Scientists generally divide coral reefs into four classes: fringing reefs, barrier reefs, atolls, and patch reefs.
Fringing reefs grow near the coastline around islands and continents. They are separated from the shore by narrow, shallow lagoons. Fringing reefs are the most common type of reef that we see.
Barrier reefs also parallel the coastline but are separated by deeper, wider lagoons. At their shallowest point, they can reach the water’s surface forming a “barrier” to navigation. The Great Barrier Reef in Australia is the largest and most famous barrier reef in the world.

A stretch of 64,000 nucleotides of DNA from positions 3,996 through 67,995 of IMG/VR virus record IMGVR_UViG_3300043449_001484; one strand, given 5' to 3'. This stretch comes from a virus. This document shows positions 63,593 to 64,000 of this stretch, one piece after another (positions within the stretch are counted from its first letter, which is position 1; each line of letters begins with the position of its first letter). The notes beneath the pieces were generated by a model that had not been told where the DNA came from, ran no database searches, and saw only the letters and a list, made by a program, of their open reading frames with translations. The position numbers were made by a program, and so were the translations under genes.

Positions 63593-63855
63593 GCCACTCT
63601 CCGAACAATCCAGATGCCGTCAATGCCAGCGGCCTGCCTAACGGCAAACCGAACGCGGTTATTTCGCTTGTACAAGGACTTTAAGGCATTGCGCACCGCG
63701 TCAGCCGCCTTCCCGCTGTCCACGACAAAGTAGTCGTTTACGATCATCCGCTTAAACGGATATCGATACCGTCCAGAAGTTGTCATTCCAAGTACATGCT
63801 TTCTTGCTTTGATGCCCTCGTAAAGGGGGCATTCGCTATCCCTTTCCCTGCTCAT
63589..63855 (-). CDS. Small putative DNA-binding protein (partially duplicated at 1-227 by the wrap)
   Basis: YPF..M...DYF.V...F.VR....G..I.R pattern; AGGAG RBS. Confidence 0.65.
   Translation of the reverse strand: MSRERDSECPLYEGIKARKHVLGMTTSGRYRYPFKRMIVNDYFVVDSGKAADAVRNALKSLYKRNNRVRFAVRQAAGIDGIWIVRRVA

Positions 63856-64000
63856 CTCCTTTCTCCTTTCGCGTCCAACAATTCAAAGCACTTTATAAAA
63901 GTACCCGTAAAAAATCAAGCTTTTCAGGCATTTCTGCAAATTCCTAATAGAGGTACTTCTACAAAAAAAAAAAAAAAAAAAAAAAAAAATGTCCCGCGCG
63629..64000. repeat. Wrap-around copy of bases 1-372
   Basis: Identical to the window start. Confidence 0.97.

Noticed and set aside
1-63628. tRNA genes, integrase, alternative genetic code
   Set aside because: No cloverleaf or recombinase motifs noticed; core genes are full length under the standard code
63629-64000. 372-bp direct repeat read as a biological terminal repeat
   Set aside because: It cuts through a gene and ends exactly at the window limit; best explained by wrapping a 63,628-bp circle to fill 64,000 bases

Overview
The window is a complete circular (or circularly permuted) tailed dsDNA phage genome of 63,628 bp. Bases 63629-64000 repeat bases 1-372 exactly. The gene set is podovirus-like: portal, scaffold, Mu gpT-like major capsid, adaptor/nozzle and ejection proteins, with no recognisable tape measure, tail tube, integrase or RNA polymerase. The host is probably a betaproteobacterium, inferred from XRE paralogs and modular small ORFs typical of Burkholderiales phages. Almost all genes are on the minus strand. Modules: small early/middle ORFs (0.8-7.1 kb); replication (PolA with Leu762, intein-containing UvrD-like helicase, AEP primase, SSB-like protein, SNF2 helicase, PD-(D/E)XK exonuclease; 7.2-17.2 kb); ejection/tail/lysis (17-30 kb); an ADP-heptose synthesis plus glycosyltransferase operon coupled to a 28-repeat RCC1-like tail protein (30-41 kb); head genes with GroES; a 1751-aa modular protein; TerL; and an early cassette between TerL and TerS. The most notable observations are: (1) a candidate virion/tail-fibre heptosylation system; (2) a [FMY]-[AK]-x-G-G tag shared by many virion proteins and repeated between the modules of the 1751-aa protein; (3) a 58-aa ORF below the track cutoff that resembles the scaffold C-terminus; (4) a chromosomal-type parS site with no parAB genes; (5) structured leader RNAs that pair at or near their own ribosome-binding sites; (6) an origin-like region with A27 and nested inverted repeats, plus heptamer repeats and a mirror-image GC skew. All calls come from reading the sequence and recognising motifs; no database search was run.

Atolls are rings of coral that create protected lagoons and are usually located in the middle of the sea. Atolls usually form when islands surrounded by fringing reefs sink into the sea or the sea level rises around them (these islands are often the tops of underwater volcanoes). The fringing reefs continue to grow and eventually form circles with lagoons inside.
Patch reefs are small, isolated reefs that grow up from the open bottom of the island platform or continental shelf. They usually occur between fringing reefs and barrier reefs. They vary greatly in size, and they rarely reach the surface of the water.